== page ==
Fabric folder.

Fabric folder.

I needed something to keep my various sample pieces in one place, and that I would know without much head scratching or searching around for any particular piece of work. Of course, I would need to not misplace this folder too!

I had a fabric tote bag that had become a little frayed at the edges of the straps; the pieces of tweed used to make the bag were fine, with no damage or fraying. The bag just needed a wash.

The bag had been a Christmas present to me from my daughter several years ago, and I used it daily. I am not a ‘bag’ person, that is, having a bag for every and any social occasion, or day of the week for that matter. This bag was made at Garvald Textiles, this is a textile studio offering creative opportunities for adults with various learning disabilities, and the studio sells many of the items made by the artists there. My daughter worked for this registered charity in Edinburgh when she lived there some years ago, and much of her present buying that year was made from this source. Leonor may be aware of them, I think she lives in Edinburgh? Photo of the label attached, and remaining leftover bag pieces.

I have made another bag for myself from scrap pieces of tweed fabric bought when I visited Harris in the Western Isles.


To make the folder, I cut the body of the bag into smaller pieces and the stitched them onto a shaped piece of spare calico. I was hoping that I would have enough squares, but I did use another spare piece of tweed to complement the colours. I used my sewing machine to zig zag each piece together onto the calico. The size I was aiming for was an open A4 folder.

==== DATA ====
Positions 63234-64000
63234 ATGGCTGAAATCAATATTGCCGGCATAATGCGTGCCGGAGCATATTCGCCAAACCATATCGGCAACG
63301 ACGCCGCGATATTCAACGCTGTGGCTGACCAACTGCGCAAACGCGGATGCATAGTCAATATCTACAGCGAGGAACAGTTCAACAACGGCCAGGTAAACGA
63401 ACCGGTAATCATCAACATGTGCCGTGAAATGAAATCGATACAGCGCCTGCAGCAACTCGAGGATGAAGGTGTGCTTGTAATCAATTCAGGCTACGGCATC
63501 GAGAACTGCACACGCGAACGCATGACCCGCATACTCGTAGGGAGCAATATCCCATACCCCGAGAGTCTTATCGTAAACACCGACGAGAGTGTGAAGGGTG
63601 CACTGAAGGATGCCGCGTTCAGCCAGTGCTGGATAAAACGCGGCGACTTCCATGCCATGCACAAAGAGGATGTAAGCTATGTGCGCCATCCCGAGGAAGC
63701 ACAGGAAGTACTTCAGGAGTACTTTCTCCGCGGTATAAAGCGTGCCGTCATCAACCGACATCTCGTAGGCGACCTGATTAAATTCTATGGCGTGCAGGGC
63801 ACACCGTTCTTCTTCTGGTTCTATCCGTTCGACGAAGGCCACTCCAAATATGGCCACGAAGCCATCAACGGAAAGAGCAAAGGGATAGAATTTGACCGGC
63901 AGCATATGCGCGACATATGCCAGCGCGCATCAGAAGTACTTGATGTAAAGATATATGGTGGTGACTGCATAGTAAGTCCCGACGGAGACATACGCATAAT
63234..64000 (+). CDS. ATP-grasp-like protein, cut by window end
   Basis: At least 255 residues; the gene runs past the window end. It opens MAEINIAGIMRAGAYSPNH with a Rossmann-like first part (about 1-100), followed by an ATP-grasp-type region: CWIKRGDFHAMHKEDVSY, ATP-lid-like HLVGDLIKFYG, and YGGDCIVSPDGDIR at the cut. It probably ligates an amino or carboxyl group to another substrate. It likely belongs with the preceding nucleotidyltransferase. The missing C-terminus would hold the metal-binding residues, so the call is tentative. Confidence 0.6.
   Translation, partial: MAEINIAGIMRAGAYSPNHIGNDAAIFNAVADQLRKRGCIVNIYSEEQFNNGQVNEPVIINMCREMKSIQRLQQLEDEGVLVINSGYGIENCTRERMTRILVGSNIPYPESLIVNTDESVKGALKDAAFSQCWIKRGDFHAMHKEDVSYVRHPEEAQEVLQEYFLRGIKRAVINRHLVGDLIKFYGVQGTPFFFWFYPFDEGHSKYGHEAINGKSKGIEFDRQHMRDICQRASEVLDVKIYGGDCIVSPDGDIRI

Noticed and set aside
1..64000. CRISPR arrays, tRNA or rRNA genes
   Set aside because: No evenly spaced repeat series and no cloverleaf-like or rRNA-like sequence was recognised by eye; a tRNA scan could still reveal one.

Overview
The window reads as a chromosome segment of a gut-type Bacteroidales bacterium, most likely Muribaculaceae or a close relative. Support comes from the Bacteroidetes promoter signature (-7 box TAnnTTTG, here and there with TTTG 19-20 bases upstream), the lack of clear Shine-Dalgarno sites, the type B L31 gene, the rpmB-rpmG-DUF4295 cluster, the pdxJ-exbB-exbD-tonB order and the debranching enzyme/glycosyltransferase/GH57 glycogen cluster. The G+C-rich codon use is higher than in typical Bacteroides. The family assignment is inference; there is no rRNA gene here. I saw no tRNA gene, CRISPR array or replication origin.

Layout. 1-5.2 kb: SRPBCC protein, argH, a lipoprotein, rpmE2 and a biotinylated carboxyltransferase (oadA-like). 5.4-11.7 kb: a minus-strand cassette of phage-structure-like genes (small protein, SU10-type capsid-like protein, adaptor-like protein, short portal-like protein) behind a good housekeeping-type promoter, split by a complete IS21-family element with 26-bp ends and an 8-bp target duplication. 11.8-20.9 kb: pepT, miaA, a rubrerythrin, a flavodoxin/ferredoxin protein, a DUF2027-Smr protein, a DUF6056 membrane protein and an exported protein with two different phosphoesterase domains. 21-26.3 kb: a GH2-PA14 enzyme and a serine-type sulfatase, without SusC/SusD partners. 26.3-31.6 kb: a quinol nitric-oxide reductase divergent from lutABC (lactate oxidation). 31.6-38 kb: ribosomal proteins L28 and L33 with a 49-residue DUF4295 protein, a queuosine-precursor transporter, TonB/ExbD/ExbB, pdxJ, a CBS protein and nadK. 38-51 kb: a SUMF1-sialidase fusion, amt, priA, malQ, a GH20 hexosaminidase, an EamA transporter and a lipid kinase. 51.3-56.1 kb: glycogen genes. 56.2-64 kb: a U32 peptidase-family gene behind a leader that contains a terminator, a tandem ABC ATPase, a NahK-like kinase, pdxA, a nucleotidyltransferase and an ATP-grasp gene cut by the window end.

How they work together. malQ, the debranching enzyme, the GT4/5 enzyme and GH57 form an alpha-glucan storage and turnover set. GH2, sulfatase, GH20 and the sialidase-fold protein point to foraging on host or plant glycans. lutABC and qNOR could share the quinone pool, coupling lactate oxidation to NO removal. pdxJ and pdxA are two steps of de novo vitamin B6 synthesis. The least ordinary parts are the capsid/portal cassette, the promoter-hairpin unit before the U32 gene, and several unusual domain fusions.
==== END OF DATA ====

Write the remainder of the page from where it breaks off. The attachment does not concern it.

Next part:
For the inside I choose to use up many small pieces of fabric, and to quilt them on to another piece of calico using a ‘crazy’ quilting theme, and also using hand stitching/embroidery. I embellished some pieces with embroidery, a piece of lace, a crinoline lady, and a couple of heart shaped pieces of fabric. I had 2 vintage hankies, and these I folded into ‘butterfly’ shapes and stitched them down

Both the inside and outside were completed separately, and then stitched together, inside out, before turning the right way out and securing the opening. I did think of adding some bias binding to the outside edge, but in the end I just stitched all around the edge with a blanket stitch.

I added a few felted leaves to the front of the folder, I had made these ?last year, and I think they complete the folder front very nicely. I added 2 pieces of ribbon to use for closure, but I will review this in time for my next post, and I will add some ‘pages’ to my folder to attach my work to.

I am very happy with this piece. I have reused some items, and other pieces I used were already in my fabric scrap box.


17 thoughts on “Fabric folder.

  1. What a lovely way to recycle that tweed bag and make it in to something you will get lots of use out of! I like what you’ve done with the inside too, but what happened to those elephants? I would definitely have included those.

    1. Thank you Karen. I have put aside the elephants for the next time. I’m glad that you like it.